When the Missionaries left Galle Rev. Squance and Rev. Lynch went to Jaffna and they reached Jaffna several days later. In the mean time Rev. Ault went to Batticaloa and it took him about eight days to get there and after about three days that he found a place to start a school. Rev. Clough who remained in Galle started the school immediately as he was provided with a suitable place by the Maha Mudliyar of Galle. Logically the Missionaries could not have gone to start schools outside these stations at a time when transport was difficult. Hopefully we will add another page to this website giving the History of other schools started by the Mission from the information gathered from Mission records with reference to the record.
One reader (perhaps an old boy) anonymously sent us information about a hilarious statement in a book published by Tissara Publications. This book named “Sri Lankave Adyapana Ithihasaya (1796 – 1965)” published in 1993 which is a translation of the English Edition “The History of Education in Sri Lanka” published in 1968 and authored by Mr. K. H. M. Sumathipala; published in 1993 claims in page 65 that the Wesleyan High School in Ambalangoda is the first Methodist School in South Ceylon and supposed to have started in 1869 and was situated at Randombe a suburb of Ambalangoda between Balapitiya and Ambalangoda. It was started in May or June 1818 on land provided by the then Magistrate Mr. Henry Roosmalecocq. Some years later it was given up but re-opened in 1835. Where this information was found is a mystery. Nowhere in any of Mission Records such a claim is made. We had a look at this book and it appears that the editors of Richmond Magazine published after 70’s has depended on this publication which wrong and warped historical data of Richmond. We are not questioning the entire book which we should be proud of having being dedicated to a brilliant Richmondite the late Dr. C. W. W. Kanangara. In the Preface author himself says “This is essentially a book ‘on the contribution made by C. W. W. Kannangara to the educational development in Ceylon“. Thus the title of the book can be somewhat misleading as a narration of the history although a good part of it gives the history of schools during the period 1796 – 1965. We have not fully gone through it as yet but will make our comments known in the near future.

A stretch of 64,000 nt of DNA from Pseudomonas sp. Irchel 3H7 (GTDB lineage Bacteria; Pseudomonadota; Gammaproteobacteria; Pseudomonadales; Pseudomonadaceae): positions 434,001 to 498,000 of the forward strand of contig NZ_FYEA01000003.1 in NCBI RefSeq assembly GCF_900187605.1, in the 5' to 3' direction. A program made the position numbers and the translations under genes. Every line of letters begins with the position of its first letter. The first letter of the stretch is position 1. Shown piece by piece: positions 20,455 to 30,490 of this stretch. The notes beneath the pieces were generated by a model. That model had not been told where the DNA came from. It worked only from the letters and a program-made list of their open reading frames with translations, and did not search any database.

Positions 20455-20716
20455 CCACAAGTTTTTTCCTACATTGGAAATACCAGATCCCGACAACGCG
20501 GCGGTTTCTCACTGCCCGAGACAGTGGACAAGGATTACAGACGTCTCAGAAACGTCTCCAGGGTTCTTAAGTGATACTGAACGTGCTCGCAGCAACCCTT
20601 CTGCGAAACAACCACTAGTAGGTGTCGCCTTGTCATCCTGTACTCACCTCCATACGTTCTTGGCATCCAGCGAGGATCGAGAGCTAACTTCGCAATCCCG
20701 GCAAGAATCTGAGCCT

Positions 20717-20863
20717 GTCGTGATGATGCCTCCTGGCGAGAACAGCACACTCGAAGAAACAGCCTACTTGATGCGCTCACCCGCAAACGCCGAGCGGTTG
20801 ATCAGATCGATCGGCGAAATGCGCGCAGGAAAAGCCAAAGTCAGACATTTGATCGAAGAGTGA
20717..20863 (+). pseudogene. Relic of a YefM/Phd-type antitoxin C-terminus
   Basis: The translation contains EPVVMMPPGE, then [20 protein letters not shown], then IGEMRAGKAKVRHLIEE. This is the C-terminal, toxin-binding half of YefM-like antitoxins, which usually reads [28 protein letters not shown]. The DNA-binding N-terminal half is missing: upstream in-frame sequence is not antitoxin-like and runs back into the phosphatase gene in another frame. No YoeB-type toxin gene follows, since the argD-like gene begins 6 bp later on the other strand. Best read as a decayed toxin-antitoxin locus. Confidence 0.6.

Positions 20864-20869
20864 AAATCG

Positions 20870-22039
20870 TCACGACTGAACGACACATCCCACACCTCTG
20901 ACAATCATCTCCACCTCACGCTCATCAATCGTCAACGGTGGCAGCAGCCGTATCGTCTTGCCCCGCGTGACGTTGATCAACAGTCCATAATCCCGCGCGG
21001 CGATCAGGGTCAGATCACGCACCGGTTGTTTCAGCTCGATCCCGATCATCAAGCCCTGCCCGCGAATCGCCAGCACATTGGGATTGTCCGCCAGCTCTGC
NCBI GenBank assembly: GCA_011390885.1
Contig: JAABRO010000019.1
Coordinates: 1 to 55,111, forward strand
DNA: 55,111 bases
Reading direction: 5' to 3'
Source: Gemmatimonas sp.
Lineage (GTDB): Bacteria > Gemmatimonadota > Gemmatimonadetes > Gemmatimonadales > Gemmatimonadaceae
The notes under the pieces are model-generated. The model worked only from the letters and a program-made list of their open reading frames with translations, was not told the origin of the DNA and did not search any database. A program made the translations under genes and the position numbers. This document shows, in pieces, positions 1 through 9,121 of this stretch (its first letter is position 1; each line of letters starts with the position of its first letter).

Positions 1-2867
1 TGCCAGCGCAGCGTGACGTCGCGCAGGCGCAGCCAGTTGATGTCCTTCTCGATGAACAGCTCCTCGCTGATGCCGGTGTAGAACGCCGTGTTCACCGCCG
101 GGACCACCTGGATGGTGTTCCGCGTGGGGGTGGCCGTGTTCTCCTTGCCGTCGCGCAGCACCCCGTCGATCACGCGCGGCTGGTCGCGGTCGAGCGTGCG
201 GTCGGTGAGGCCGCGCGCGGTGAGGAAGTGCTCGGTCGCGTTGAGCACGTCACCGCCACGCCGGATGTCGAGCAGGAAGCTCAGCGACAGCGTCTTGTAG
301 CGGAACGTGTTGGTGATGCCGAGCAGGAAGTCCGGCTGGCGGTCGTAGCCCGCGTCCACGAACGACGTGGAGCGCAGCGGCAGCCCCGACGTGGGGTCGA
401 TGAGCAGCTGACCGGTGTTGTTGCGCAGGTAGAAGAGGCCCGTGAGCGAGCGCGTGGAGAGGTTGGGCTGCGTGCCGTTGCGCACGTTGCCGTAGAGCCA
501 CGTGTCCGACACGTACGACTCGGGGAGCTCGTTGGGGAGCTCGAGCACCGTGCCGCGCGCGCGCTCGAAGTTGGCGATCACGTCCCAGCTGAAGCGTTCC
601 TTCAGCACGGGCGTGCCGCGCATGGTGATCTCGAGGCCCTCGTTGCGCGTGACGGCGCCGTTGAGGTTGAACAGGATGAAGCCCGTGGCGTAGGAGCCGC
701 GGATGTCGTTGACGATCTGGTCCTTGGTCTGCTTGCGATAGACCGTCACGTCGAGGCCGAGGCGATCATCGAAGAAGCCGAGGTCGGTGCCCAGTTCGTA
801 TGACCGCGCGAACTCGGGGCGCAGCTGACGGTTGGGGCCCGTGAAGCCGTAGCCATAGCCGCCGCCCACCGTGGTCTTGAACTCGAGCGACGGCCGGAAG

We found a copy of the Sinhala translation of the above bookbook which again gives same fictious history. Here is the images of the cover and the page where the wrong information appears. We leave it to the readers to decide for themself.
Please read through the History pages and other historical notes to get a clear understanding of the Richmond’s history including those years when it was not known as Richmond.